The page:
At Least Someone... Interview of Lester Brown

By John Rohe
Volume 13, Number 1 (Fall 2002)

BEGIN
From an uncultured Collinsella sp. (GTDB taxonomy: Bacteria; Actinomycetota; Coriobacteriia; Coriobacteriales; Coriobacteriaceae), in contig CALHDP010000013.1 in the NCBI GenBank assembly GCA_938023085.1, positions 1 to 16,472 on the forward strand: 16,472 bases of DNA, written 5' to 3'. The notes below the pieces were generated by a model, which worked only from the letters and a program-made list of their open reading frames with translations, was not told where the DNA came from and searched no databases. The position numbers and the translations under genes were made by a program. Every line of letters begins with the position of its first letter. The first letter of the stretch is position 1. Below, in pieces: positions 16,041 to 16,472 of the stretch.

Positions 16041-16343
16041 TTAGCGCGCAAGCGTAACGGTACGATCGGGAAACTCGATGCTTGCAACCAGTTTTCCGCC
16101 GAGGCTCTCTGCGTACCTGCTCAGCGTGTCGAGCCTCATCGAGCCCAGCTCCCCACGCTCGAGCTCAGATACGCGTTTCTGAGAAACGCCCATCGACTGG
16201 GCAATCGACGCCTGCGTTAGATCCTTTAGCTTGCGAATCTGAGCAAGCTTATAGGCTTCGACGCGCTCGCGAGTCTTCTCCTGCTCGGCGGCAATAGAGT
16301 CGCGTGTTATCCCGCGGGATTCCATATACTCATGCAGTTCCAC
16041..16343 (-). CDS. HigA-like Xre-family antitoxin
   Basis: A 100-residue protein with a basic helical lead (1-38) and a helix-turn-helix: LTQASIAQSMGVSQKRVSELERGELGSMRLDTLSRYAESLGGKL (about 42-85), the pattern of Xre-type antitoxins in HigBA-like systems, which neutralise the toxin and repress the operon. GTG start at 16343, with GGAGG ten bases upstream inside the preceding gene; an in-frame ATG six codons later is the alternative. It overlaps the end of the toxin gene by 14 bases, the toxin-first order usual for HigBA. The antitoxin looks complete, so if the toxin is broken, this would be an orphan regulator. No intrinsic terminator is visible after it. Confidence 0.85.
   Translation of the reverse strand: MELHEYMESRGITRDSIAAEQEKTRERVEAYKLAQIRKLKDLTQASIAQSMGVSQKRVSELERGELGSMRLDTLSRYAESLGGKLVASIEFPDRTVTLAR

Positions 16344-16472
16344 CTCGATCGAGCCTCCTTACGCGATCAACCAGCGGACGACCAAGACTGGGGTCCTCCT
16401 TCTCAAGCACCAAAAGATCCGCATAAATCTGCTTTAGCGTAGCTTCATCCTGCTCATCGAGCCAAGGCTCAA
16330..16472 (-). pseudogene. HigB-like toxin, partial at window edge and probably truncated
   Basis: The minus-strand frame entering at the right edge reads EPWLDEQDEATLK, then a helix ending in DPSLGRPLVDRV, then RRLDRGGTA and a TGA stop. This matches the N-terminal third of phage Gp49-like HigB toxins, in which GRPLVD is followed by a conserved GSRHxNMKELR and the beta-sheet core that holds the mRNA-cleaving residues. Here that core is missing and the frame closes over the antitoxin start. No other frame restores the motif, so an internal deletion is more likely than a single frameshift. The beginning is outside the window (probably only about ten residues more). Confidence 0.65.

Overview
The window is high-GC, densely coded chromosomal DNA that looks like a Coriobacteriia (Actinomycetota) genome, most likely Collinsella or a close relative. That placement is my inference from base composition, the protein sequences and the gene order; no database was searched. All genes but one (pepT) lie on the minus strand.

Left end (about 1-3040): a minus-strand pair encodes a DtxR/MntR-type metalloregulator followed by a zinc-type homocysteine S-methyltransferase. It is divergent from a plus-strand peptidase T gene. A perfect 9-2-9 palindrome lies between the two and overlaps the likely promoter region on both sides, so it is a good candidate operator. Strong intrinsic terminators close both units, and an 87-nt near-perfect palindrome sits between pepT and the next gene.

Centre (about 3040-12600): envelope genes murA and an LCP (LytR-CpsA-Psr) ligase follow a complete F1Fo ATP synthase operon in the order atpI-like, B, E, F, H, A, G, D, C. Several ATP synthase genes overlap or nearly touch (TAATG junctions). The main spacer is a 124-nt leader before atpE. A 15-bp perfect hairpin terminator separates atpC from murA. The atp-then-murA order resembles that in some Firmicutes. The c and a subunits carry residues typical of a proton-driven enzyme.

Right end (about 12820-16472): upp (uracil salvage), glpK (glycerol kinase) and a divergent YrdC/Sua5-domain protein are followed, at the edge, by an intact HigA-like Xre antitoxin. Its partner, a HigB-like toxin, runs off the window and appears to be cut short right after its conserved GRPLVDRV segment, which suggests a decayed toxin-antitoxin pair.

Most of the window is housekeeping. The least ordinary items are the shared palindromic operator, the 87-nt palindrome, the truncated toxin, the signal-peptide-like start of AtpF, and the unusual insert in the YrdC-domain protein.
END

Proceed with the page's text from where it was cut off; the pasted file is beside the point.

Issue theme: "Earth policy in the making: highlighting the work of Lester Brown"